What Are The 3 Big Gemstones? – [Explained]

What Are The 3 Big Gemstones? Whenever we think of colored gemstones, the jewels which come to mind first are the Rubies, sapphires, and emeralds. They have been favorites for thousands of years, and they are continued to be admired. Their space of prominence in the world of a colored gemstone is such that they are referred to as the Big Three sometimes. Big Three colored gemstones are in demand as some of the finest diamond pieces.

Jewels like the Sunrise Ruby have made a new peak for their record-breaking sales. These gemstones come in many aspects. Qualities, sizes, and designs are enough to fit anyone’s tastes within a range of budgets.

What Are The 3 Big Gemstones?

These big three are magnificent and wonderful enough to be displayed in the museums. There are several factors that go into making an excellent ruby, sapphire, and emerald, from the chemical formulas to the 4Cs.


In Sanskrit, the name of ruby has the meaning- “king of gemstones.” Some forms of ruby are more common than others. Like the darker stone cut to small sizes. Others are very much commendable for their amazing color, carat, or unusual clarity characteristics. They have been placed in museums, breaking records at the auctions. Unique rubies can be considered beautiful. The value factor that goes into grading a ruby including the four Cs (i.e. color, cut, carat, and clarity).


Red or purplish-red rubies with the strong saturation and medium-dark tones are highly sought out for their unique color. Rubies are always amongst the highest per-carat value of colored gemstones. Premium quality rubies over one carat are rare. If the jewel has been cut in a way that it retains much of its original weight while enhancing its color, then that ruby grows in value.

Natural rubies have clarity characteristics, that help in distinguishing them from those made in laboratories. Some clarity characteristics impact the ruby color. Like the dark crystals, within the stone, it draws attention away from the gemstone’s hue. It lightens a ruby’s tone. In rare cases, rutile aligns within the ruby. It creates an optical phenomenon called asterism.


Sapphires are a jewel quality version of the corundum. It is a mineral version of that. In the purest state, sapphire is actually colorless. Many sapphires contain trace elements of iron or titanium, which gives the gemstone blue color it is famed for. Apart from having a blue tint, there are other factors also which help in making a sapphire its best.


While the hue ranges for blue, sapphire runs from violet through the color blue to very strongly green-blue. It is the most commendable hues lean towards blue or violetish blue. Sapphires are available in every tone. Though jewels that are very light or very dark can appear grey or blackish than blue.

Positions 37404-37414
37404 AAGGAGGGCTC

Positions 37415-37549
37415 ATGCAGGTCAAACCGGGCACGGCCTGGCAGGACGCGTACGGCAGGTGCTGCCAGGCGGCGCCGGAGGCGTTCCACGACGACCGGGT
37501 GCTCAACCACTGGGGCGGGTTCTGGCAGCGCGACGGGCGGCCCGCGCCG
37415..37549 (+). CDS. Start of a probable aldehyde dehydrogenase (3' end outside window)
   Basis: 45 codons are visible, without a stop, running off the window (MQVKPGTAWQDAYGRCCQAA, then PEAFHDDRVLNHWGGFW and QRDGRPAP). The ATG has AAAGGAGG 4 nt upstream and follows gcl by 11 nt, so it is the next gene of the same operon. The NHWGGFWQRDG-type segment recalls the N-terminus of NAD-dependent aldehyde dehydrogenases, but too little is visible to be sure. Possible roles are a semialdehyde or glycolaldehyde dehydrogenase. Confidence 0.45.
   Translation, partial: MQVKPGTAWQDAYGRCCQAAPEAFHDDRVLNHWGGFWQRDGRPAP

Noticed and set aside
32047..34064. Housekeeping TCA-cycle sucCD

Sapphires with the lowest saturations can be also appeared as greyish. Medium to medium-dark sapphires with the vivid saturation is opted out for the depth of their shades of blues. A way to bring out the best color in a sapphire is in its cut.

Few sapphires are evenly colored, but it has zones that are bluer, or greenish, purplish, or in other color hues. In these cases, cutters usually try to make the stones fashionable so that the most desired hues can show their face up in the final gem.


Emeralds are one of the most famous members of the family named as beryl. It’s chosen for its intense greens. The “emerald” is used as a descriptor. This unique jewel is popular for thousands of years, dating back to 3500 BCE. Not every emerald is the same. Some versions of the jewel are different than others. Any green beryl cannot be an emerald.


The hue of an emerald is between green and blue-green with medium-dark tones. Saturation is kind of strong to vivid, with more intensity. Coloring must be even throughout the stone. It would be great if it is without unintentional zoning.

Slight variation in the color influences the value. Clarity is a vital factor for emeralds. Because of the way emeralds from within the earth, they have a large number of clarity characteristics visible to our naked eye. This is known as the “emerald’s Jardin”.

They are often described as mossy in their appearance. Clarity characteristics influence a stone’s transparency, color, and durability. That in turn influences how emeralds are cut by the cutters. To protect them against the accidental damage, emeralds are often cut into rectangular step cuts.

The best cuts are considered to be symmetrical and they preserve much of the original carat weight as well as balance in the tone and saturation of dark or light. If it is possible, cutters usually try to orient the gemstones so that they can show green or blue-green whenever viewed face up.